What does it take to master the pickup-jumpback to Chaturanga Dandasana? Practicing Lolasana (Pendant Pose), says Crow, which trains key muscles for the movement: Stand on your shins, each hand on a block outside of each shin. Press your palms firmly into the blocks and straighten your elbows. Round your back, pull your navel toward your spine, and bring your thighs up to your chest.
K: Kick up into handstand
It may be tempting, but don’t do this—especially if you’re in a crowded class: Kicking up into inversions can harm both your practice and those around you if you topple over. “When you kick into an inversion like Handstand, you’re using momentum rather than control, whereas you should be focusing on moving with precision,” says Crow. What’s more, kicking reinforces the notion that the final posture is more important than the steps it takes to get there. To build patience and precision when practicing Handstand, Crow recommends starting with your hands a few feet from the wall and walking your legs up the wall so your torso and legs make an L shape. When you’re ready, move away from the wall, and place your hands on the floor. Raise and extend one leg, then use your standing leg to lightly bounce (not kick) up. This will allow for more control and muscle engagement, enabling you to work up the strength to do Handstand in the middle of the room.
L: Lengthen the sides of your body
This cue creates spinal elongation—both while you practice and when you’re off the mat, says Crandell. To lengthen the sides of your body in poses where this can be challenging—such as in Utthita Parsvakonasana (Extended Side Angle Pose) and Vasisthasana (Side Plank Pose)—imagine you’re stretching from the tips of your toes to the crown of your head, which will lengthen your torso on either side, says Crandell.
M: Microbend the knee
Though this cue can be somewhat controversial (how micro is the bend, after all?), Amy Ippoliti, co-founder of 90 Monkeys, an online resource center for yoga teachers, suggests thinking of it this way: “You are trying to ever-so-slightly soften and bend your knee, and at the same time, putting some effort into straightening your leg,” she says. This cue is especially relevant for those who have a tendency to hyperextend (over-straighten) their knees, which can cause unnecessary wear and tear over time. “Creating these two opposing actions in your knee brings balanced strength to all the intricate muscles of your lower leg,” Ippoliti says.
N: Neutral spine
Maintaining a “neutral spine”—or “the natural curves of the spine,” as many teachers describe it—is a cue that’s universally embraced. “It is important because it optimally distributes force among the intervertebral discs, which act as shock absorbers,” says Mazé. When your spine is out of its natural alignment, excessive force can become concentrated in one area, which can lead to injuries such as bulging or ruptured discs. However, keep in mind that in some poses (like forward and backward bends) you want the spine to come out of neutral in order to flex and extend. “In a balanced yoga practice, you are moving your spine in every direction,” says Mazé.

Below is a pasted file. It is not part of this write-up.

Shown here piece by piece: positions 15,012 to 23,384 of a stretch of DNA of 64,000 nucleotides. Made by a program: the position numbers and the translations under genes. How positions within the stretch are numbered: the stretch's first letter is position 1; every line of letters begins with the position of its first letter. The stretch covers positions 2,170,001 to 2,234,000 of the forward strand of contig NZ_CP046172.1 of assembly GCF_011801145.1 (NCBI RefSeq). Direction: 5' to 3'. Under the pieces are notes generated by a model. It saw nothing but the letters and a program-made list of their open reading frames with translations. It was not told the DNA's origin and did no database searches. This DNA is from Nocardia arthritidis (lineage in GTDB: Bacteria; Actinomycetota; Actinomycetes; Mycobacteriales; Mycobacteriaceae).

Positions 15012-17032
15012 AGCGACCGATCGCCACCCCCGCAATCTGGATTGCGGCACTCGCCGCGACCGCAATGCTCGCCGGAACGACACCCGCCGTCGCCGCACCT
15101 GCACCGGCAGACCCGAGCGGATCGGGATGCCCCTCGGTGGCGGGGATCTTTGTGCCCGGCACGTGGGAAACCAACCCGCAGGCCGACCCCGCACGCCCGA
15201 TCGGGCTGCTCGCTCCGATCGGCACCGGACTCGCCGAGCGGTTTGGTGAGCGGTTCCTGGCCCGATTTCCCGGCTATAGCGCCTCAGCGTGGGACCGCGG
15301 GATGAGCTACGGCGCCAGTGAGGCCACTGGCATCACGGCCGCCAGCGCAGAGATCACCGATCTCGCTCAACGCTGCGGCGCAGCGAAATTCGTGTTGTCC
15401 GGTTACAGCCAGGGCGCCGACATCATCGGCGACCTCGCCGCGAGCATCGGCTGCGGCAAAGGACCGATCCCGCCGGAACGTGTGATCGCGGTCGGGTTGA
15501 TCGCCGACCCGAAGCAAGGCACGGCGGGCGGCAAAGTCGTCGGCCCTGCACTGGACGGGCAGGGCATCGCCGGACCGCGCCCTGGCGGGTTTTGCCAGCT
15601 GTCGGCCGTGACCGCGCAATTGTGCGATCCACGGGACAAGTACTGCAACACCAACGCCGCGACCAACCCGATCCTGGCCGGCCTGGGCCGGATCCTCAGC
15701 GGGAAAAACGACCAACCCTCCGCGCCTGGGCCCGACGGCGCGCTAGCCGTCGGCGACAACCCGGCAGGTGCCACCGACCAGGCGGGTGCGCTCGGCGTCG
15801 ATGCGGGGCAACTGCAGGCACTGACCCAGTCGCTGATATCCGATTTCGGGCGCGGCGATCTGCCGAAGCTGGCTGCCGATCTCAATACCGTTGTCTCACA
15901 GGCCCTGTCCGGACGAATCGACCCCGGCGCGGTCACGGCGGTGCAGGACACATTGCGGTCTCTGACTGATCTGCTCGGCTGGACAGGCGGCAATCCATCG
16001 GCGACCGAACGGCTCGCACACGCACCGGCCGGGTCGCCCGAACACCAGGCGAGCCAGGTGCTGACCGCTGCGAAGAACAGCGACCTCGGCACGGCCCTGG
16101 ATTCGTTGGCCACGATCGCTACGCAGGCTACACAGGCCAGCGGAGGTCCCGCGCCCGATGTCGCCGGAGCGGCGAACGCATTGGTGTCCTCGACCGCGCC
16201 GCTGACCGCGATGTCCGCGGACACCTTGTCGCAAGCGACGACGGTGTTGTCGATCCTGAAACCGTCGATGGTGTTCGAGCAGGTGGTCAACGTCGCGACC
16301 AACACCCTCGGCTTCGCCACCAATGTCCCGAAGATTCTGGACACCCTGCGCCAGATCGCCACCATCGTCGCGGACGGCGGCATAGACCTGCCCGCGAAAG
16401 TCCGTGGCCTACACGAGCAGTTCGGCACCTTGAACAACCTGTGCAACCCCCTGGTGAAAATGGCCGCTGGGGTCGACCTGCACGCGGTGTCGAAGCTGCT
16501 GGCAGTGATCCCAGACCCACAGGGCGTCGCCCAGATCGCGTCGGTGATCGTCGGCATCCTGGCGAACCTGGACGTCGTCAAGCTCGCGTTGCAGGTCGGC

O: Open your heart
As countless power ballads have told us, the heart is a complex thing. Crow agrees, explaining that the cue “open your heart” carries multiple meanings in a yoga class. On a physical level, it can refer to opening your chest or lifting your sternum upward. However, it can also imply that students’ hearts are emotionally closed off—an implication that can be hurtful. The consensus? This cue doesn’t resonate with everyone. Use it (or follow it) only if it feels right to you.
P: Pretend you’re between two panes of glass
Most teachers have stopped using this phrase when cueing Utthita Trikonasana (Extended Triangle Pose) in recent years. But if you still hear it, ignore it, says Ippoliti. “It prompts students to externally rotate both legs, which means the femur (thigh bone) heads will not be fully seated in the hip joints,” she says. “This can limit range of motion and flatten the lumbar curve.” Instead, when you come into the pose, move your thighs and butt back so your femurs sit into your hip joints, then draw your front buttock under to externally rotate your front leg and spin your chest up into the pose. According to Ippoliti, “this is the safest way to get the opening most practitioners seek in this pose.”
Q: Activate your quadratus lumborum
Gary Kraftsow, founder and director of the American Viniyoga Institute, says the quadratus lumborum (QL)—which connects the spine to the pelvis—doesn’t get the attention it deserves. When your back muscles are weak, the QL picks up the slack, which can cause it to contract excessively and become fatigued. To activate and strengthen this muscle, Kraftsow recommends practicing a variation of Janu Sirsasana (Head- of-the-Knee Pose): With your left leg extended straight and your right leg folded in, twist your shoulders to the right and lower your left shoulder to your left knee, then take your right arm up and over toward your left foot. Hold for 5–10 deep breaths, then switch sides. Hello, QL.